Q: Please share your favorite story about a colleague – one of the other members of the local Cubs beat writers.

A: My pal Paul Sullivan, a fair competitor and a good guy, went on Channel 9 during a rain delay in 1999 and said Ed Lynch should be fired and Andy MacPhail should come down and be the GM. Sully was ahead of his time; that happened a year later. Sully caught some immediate flak for that one, but it was great TV.

Q: How do you feel about the word “Cubbies” instead of referring to them as Cubs?

A: Hate “Cubbies.” Let’s stick to Cubs.   (CubHub.net reply:  AGREED!!!)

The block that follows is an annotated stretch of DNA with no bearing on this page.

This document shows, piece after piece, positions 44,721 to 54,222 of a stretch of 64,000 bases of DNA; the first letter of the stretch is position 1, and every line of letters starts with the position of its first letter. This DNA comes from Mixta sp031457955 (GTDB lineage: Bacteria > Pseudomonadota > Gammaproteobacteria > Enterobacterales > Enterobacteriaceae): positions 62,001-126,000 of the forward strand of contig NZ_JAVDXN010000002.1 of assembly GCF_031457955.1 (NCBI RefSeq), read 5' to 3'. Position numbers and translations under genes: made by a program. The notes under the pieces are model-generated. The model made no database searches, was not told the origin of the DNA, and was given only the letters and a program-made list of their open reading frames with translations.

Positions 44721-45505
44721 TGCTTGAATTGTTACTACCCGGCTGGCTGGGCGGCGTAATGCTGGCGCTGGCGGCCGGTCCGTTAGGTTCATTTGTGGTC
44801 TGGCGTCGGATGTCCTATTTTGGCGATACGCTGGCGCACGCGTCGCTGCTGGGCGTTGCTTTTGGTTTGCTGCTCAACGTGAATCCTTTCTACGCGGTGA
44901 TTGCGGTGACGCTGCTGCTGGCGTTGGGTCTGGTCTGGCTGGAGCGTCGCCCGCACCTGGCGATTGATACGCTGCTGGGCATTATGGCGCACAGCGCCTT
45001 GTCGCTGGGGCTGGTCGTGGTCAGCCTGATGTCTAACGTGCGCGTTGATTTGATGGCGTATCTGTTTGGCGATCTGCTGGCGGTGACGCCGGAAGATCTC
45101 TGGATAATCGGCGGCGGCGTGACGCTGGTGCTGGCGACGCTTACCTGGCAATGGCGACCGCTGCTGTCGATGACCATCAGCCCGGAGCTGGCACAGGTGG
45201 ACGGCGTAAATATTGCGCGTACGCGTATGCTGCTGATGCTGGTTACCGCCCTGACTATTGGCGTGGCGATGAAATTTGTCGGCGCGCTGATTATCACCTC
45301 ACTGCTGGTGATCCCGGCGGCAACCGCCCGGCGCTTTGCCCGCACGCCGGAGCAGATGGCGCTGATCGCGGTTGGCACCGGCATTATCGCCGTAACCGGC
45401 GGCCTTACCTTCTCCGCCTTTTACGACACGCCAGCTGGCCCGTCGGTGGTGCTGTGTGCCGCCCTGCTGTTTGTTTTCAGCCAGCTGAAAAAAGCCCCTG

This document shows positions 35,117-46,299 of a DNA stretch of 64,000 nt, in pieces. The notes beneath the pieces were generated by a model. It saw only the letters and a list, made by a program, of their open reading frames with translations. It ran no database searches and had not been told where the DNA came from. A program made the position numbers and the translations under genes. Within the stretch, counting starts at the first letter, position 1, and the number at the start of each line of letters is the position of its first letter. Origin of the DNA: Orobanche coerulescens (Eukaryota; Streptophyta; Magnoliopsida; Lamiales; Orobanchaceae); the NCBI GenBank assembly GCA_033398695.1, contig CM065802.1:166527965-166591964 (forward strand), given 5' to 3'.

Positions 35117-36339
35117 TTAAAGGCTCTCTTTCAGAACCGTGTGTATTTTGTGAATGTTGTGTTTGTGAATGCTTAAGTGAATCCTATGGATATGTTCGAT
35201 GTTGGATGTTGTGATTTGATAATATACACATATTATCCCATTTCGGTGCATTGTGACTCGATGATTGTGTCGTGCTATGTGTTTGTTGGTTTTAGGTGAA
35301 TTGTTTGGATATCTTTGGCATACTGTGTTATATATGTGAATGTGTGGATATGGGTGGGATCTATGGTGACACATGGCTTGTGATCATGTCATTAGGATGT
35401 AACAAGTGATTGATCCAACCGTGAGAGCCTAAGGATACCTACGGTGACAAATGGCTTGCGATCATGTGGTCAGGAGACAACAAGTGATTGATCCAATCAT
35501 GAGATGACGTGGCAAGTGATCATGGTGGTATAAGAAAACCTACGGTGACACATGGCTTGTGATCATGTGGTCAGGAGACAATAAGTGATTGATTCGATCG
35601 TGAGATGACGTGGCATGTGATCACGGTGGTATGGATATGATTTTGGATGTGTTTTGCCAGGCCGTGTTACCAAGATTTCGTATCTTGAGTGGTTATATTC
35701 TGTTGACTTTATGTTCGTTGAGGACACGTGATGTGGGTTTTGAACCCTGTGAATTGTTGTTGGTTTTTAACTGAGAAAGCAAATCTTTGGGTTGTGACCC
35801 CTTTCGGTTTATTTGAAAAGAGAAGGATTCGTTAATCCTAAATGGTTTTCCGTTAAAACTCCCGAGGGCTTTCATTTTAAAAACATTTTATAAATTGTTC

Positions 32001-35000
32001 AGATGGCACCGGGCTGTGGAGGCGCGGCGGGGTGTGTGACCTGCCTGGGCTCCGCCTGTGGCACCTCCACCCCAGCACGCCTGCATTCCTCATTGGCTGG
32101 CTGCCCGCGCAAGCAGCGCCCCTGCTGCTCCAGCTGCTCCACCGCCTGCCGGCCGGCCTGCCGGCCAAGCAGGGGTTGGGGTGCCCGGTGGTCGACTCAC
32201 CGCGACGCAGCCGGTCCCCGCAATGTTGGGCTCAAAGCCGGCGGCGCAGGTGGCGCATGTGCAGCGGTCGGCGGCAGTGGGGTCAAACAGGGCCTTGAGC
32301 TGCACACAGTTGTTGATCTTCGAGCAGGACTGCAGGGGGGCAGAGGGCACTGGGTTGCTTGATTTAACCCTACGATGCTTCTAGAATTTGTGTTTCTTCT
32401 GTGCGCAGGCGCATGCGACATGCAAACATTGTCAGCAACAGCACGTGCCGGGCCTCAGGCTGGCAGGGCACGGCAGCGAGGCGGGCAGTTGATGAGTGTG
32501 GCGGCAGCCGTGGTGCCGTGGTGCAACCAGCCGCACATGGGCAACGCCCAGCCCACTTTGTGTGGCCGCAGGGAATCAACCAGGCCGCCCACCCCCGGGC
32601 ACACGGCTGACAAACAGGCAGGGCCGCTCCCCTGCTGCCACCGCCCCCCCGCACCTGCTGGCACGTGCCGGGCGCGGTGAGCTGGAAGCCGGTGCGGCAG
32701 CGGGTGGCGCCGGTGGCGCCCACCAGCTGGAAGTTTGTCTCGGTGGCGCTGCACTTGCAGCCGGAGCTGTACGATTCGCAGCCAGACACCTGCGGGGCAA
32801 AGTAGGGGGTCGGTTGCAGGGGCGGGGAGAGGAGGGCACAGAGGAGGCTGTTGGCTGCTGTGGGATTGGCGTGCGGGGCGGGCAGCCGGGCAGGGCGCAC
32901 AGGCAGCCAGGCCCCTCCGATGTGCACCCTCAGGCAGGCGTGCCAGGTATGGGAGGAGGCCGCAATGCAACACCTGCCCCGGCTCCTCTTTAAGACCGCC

Q: Do you own an iPod? What are you listening to lately?

A: Oh, yeah. I like all things Rush. I’ve seen them 14 times, including three during the 2007 season. Chip Caray, a big Rush fan, got me backstage in ’04. Right now, I’m listening to their Retrospective disc the put out recently, highlighting their Atlantic Records years 1989 until now.

Thanks to Bruce for taking time to participate in this exclusive interview with CubHub.net!

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    April 26, 2009  Tags: , , , , , , , , , , , , , , , , , , , ,   Posted in: book, feature, game of baseball, interview, the media